About This Wine
This extraordinary Moscato was awarded the coveted Gambero Rosso Tre Bicchieri in 2017 (an extraordinary feat for a wine style so often associated with frivolity). A revelation - this Moscato is drawn from a single hectare of 70 year old vines in Cassinasco, on a south facing limestone hillside within the newly ratified Canelli DOCG (some 10 kilometres from Boido's winery). Of the 52 townships that may carry the denomination Moscato DOCG, only 22 are included in this historically renowned subzone. History tells us that Moscato fruit has been cultivated in this area - surrounding the town of Canelli - as far back as the 13th century. 2016 is only the second release of this wine, and its first under the new DOCG 'Canelli'. The perfume offers intense notes of grapefruit, jasmine, and orange pulp, while the palate is lively, zesty and complex with crystalline freshness and gentle bubbles. It's a wine more than capable of expressing itself with complex food and especially salty foods. Of course, it can work with the classics - hazelnut-based desserts, fruit and cream tarts etc. - but it also has the intensity and mineral drive to partner with all kinds of savoury foods, à la a good Mosel. Ca' d'Gal's restaurant matches this with everything from cured meats, foie gras, cured fish and Brös, the tangy ricotta and grappa specialty of the region.
|Type||Champagne & Sparkling|
Wines of Piedmont
In the North-Western corner of Italy, with a backdrop of the visually stunning Alps, Piedmont is a great place to visit for wine tourism. It is also home to some of the most sought-after wines in the country.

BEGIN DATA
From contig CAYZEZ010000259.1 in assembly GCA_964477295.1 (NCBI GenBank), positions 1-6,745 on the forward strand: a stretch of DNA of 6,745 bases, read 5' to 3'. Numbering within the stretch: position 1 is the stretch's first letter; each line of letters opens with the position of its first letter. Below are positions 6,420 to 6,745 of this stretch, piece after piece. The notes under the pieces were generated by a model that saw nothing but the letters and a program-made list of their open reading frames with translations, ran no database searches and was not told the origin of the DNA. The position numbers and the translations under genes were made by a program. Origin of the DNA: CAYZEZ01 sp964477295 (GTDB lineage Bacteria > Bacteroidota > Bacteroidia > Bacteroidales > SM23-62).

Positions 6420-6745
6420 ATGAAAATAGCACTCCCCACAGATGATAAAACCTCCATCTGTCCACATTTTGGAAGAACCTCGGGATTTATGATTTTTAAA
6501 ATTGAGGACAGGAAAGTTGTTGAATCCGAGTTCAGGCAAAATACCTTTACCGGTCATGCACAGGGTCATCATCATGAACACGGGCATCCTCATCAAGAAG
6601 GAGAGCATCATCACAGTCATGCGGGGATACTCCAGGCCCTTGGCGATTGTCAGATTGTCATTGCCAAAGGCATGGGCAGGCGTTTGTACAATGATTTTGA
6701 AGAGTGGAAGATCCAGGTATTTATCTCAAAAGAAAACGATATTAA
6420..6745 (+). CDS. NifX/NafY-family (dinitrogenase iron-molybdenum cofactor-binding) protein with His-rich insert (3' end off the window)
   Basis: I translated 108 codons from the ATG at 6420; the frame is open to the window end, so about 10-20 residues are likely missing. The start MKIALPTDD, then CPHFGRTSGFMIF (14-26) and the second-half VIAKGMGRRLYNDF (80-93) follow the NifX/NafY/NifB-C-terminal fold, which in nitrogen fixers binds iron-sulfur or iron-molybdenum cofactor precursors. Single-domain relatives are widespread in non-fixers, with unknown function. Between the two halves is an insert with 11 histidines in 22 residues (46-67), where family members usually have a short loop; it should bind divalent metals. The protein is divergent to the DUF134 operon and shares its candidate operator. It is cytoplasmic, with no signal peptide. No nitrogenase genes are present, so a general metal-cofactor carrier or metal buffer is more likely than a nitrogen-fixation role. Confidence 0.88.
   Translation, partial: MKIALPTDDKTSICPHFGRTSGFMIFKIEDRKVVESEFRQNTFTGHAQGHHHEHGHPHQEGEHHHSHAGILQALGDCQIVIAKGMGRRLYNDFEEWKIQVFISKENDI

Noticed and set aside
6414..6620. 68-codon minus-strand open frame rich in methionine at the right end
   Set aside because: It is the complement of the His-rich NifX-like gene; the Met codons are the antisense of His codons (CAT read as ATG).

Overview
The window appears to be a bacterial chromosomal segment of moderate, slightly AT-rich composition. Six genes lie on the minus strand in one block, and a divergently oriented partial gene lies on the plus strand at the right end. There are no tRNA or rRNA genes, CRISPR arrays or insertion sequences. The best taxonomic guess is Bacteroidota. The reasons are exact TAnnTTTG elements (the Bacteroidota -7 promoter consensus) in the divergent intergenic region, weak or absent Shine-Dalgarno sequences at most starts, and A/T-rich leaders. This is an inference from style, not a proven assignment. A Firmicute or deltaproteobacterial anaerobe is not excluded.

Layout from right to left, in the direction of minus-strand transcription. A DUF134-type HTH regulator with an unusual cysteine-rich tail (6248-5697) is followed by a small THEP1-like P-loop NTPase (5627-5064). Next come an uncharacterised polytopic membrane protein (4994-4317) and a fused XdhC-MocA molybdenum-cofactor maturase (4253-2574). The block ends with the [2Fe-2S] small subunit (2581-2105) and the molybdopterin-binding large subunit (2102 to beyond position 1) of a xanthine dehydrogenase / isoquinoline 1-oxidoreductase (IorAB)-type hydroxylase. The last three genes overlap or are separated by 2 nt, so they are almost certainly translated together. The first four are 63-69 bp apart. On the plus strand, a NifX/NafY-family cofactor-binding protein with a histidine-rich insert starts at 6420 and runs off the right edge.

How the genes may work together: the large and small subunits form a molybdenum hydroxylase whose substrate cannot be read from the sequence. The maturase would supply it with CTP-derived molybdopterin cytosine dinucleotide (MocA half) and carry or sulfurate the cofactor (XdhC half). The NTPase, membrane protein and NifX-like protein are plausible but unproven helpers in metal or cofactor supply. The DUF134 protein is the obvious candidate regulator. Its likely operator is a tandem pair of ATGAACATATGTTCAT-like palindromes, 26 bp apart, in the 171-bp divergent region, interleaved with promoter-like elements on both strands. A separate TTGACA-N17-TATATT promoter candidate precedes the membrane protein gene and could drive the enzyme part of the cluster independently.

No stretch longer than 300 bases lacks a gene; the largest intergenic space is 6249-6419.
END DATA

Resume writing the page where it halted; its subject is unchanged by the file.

Nebbiolo is the region’s most prestigious grape variety, a red variety not seen much in Australia. Wines made from this grape are powerful with remarkably high levels of tannins but a balancing acidity. The Piedmont region offers the grapes with a reliable autumn fog that provides a cooling effect which is particularly beneficial to the growth of Nebbiolo. This pre-harvest fog (“nebbia” in Italian) is actually where the grape’s name comes from. The fog is vital in that it prolongs the time spent on the vine and allows the grapes to achieve full ripeness.
The most famous examples of Nebbiolo come from the appellations (subregions) of Barolo and Barbaresco, known for their ability to age well, firm tannins and distinct smell of tar and roses. Barolo is a big tannic expression of Nebbiolo, while Barbaresco only about 15km away makes a more elegant style. Barolo wines are generally the more expensive of the two and are known to cellar for decades.
By volume however, Barbera is the most planted red grape in Piedmont. This grape makes a juicy, low tannin but high acidity easy-going red. Perhaps somewhat like a lighter style Shiraz.
While there are quite a few white varieties planted in the region, the most notable is Moscato d’Asti, made in a sparkling style in the Asti subregion.
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